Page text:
Preferably, compensation means are provided which compensate for spatial spectral dispersion of the sub-light beam and/or illuminating light beam caused by the acousto-optical element. These compensation means can take the form, for example, of a prism and/or a grating and/or a further acousto-optical element. Compensation for spatial spectral dispersion is important, especially if the sub-light beam and/or the illuminating light beam is/are to be coupled into an optical fiber for further transport.
In a preferred embodiment variant, the acousto-optical element directs detection light emanating from the sample to a detector or a detector system, either indirectly or directly. In this case, the acousto-optical element additionally functions as an acousto-optical beam splitter, as is disclosed, for example, in DE 199 06 757 A1.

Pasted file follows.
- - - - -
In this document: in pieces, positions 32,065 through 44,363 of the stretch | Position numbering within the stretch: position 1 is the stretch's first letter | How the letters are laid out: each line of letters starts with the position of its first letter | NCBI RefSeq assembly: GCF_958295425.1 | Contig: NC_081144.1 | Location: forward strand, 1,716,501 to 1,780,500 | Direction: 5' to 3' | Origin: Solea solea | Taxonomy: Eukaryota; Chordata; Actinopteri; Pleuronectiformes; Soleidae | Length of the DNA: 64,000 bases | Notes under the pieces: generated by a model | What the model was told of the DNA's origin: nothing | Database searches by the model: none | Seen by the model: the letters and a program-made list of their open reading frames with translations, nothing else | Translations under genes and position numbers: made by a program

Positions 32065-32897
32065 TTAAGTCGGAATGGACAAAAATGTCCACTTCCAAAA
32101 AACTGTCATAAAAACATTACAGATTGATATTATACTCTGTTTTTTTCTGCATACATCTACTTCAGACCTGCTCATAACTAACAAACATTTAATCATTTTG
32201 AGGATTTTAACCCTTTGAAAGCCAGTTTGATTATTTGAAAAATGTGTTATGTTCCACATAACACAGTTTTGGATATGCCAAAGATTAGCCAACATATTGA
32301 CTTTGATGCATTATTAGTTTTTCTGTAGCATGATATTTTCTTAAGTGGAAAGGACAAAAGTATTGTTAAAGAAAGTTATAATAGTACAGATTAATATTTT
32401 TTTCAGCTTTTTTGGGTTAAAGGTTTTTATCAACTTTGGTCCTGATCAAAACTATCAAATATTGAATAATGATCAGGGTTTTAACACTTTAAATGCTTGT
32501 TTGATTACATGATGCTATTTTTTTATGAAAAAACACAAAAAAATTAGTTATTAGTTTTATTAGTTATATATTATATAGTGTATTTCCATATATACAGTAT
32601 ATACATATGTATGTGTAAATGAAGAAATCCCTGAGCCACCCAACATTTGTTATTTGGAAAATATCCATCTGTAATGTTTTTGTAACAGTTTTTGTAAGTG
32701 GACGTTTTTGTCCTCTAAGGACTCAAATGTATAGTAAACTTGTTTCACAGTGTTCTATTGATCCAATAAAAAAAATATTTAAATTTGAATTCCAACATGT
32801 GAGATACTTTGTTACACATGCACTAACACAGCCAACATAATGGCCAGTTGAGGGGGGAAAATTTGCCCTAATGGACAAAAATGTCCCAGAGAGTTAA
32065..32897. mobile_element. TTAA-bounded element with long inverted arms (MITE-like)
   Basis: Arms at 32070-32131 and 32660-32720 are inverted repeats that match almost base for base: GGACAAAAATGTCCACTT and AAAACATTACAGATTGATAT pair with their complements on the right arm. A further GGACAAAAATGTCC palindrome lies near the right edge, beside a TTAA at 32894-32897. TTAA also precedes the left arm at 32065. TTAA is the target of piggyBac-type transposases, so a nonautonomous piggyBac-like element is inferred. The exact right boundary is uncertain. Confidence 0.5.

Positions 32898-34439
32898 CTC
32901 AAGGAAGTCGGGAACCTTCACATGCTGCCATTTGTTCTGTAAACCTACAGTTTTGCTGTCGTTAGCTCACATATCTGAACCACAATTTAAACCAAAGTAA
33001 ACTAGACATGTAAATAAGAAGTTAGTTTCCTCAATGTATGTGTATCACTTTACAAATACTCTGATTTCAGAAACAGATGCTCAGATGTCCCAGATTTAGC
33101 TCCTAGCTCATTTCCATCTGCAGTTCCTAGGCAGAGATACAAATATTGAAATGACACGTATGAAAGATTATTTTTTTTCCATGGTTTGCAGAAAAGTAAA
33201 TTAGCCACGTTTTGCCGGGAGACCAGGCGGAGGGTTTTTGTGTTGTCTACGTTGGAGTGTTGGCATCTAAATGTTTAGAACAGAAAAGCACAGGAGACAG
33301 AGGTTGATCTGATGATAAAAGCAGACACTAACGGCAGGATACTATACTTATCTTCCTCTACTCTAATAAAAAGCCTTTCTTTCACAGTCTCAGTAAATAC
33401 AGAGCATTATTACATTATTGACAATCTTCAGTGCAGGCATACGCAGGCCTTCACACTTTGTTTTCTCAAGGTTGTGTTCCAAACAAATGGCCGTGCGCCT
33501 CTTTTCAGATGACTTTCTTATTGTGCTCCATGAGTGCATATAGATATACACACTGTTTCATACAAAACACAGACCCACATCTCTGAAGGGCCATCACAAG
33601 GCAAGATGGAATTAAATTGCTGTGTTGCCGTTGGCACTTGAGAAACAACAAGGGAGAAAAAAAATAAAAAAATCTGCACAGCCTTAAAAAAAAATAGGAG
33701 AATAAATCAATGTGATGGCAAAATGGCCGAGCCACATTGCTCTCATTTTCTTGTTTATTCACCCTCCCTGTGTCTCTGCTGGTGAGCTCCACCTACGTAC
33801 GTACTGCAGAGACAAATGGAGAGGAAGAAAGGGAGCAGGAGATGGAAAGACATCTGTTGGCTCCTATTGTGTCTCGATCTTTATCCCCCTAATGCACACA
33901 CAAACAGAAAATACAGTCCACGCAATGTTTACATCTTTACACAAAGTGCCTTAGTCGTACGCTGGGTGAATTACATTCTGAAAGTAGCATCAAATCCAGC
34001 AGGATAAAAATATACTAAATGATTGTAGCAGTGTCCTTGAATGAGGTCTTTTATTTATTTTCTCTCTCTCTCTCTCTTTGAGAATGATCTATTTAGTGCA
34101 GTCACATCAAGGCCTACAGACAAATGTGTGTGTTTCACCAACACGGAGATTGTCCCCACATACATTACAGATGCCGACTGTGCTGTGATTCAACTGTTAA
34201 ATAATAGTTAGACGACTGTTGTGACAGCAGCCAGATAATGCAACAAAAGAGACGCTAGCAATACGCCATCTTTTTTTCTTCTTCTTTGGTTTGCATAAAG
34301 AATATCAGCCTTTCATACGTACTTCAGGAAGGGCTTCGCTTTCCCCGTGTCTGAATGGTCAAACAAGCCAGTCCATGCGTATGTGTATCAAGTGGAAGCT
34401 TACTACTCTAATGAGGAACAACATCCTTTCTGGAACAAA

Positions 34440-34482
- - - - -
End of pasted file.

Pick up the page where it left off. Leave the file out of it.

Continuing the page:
In a preferred variant, the scanning microscope is a confocal scanning microscope.
Embodiments of the invention are schematically illustrated in the drawings and will be described below with reference to the Figures, in which like reference numerals indicate like or functionally similar elements, and in which:
The present invention has been explained with reference to a specific embodiment. However, it is apparent that changes and modifications can be made without exceeding the scope of the following claims.